One last thing I’ll mention is my old CD player. It’s a simple stereo boombox I got when I was in high school. I’ve had it with me in all my studios. At the Kansas City Art Institute, Northwestern, and the string of different places I’ve had since then. I think music is important to a lot of painters because painting is a solitary activity that requires a lot of time and attention. Having something to listen to can help prevent loneliness, help you pass the time, and help you to focus. Recently, I’ve been listening to a lot of Steve Reich, Ingram Marshall, Third Coast Percussion, and the soundtrack to Werner Herzog’s film, Cave of Forgotten Dreams, composed and performed by Ernst Reijseger. I think of the repetition and layering that is so characteristic of this kind of music as analogues to the repetitive mark-making and layering in my paintings. This has helped me to think about my process in some interesting new ways.

How do you maintain a consistent schedule with your creative practice? Do you have certain habits or routines that you follow?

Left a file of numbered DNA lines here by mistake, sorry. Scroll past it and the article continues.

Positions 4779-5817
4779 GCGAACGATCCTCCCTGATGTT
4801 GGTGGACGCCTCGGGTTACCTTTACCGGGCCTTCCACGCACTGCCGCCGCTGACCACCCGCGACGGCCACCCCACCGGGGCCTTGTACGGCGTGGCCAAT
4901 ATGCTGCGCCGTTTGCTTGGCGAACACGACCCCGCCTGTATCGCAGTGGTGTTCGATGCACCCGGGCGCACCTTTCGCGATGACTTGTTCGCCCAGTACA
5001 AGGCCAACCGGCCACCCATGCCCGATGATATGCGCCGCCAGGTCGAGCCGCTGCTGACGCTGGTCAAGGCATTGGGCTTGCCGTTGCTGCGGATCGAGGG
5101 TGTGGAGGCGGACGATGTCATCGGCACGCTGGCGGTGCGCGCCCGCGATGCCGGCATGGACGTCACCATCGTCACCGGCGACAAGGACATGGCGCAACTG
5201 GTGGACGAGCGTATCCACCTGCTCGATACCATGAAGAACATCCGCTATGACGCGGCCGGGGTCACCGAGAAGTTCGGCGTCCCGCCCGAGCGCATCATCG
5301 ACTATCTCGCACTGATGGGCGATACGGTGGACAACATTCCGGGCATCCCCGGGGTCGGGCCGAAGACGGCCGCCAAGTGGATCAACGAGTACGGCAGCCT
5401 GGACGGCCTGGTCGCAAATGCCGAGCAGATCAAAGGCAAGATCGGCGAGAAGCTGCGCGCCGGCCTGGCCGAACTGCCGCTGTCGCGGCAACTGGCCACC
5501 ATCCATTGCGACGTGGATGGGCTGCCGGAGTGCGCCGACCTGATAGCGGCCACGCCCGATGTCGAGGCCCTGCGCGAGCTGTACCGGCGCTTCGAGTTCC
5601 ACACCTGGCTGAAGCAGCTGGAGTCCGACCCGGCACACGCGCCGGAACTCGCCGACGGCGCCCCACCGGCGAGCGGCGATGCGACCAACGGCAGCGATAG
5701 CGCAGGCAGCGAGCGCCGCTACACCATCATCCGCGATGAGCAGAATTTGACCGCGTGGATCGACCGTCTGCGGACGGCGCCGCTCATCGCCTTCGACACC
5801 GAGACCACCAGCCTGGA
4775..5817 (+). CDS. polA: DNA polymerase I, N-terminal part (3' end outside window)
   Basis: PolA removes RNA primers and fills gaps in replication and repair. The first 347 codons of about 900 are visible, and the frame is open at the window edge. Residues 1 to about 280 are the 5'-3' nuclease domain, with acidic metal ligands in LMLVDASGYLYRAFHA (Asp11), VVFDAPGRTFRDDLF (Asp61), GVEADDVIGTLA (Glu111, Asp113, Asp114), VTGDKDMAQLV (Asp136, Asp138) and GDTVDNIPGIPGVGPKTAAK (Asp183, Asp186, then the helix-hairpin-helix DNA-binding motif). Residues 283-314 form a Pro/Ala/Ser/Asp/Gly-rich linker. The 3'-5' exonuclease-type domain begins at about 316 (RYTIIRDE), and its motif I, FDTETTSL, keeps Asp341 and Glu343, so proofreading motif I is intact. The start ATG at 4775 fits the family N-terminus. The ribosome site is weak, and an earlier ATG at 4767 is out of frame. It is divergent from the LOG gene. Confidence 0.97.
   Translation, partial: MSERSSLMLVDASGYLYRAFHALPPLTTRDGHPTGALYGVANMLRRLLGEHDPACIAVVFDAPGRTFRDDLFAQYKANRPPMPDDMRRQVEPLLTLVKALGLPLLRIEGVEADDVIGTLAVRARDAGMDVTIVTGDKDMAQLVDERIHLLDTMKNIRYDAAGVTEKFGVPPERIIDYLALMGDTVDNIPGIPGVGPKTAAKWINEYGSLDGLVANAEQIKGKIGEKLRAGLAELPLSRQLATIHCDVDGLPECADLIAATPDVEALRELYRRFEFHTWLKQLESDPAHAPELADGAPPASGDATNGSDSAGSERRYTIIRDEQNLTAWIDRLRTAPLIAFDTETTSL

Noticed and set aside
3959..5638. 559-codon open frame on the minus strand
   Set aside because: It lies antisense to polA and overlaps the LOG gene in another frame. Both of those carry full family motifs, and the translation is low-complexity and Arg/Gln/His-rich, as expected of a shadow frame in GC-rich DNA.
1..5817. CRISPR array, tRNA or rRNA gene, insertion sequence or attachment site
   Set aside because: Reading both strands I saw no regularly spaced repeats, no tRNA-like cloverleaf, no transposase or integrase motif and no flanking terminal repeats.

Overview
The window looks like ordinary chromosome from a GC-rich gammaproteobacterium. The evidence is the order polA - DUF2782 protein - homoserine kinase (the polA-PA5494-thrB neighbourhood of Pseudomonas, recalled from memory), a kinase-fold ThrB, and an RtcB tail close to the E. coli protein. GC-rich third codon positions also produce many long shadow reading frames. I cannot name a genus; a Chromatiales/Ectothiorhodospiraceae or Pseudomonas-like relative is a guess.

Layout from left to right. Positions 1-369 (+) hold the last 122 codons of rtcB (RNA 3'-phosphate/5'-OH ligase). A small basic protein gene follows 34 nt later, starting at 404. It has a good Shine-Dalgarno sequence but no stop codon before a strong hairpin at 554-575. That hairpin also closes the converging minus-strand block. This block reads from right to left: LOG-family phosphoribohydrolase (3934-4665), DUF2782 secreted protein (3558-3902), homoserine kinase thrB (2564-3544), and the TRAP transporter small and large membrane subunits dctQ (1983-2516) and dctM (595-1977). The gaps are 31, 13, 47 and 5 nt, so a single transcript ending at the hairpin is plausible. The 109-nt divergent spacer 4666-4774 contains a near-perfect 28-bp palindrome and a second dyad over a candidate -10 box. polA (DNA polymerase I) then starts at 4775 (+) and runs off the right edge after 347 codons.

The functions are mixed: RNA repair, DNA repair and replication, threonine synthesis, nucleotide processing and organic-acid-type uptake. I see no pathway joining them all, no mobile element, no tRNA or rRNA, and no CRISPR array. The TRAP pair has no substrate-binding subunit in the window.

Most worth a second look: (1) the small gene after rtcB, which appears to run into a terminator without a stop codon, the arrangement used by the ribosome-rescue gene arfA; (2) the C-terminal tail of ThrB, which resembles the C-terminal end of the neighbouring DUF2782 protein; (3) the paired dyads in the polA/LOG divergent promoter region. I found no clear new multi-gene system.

The first thing to mention is I have a nine-to-five job. Any consistent schedule, unfortunately, has to be worked around that. In his book, Catching the Big Fish: Meditation, Consciousness, and Creativity, David Lynch recounts Bushnell Keeler’s expression: “If you want to get one hour of good painting in you have to have four hours of uninterrupted time.” Like Lynch, I agree with this statement, but the exact times, one or four hours, doesn’t really matter. The point is that excess time is essential. It’s essential for play and for accident and for chance, but sadly, uninterrupted time is very difficult to make happen. 

So weekends are precious to me; I’m usually up by seven. I’ll make a pot of coffee and read for an hour or two before I start painting. Research has always been an important aspect to my studio practice and reading is a big part of that. For instance, I just completed a series of paintings inspired by the Great Lakes. Over the course of making this work I read dozens of books on the subject. In my research I discovered an author named Jerry Dennis. He’s based out of Traverse City, Michigan and has written extensively about the Great Lakes. I found I had a strong affinity for the way he often approached the lakes, which is to say, on a geological time scale. I was so taken by his writing that I reached out to him and we developed a correspondence and that’s been really rewarding. In a way that’s not easy to describe, I’ve always thought of painting as a way of thinking; a way of knowing, but so too is poetry, music, history, and science. Learning how people who work in other disciplines approach—and ultimately come to know—the same things you’re dealing with in your own work can help to develop a more complete and nuanced understanding of those very things and, of course, your work.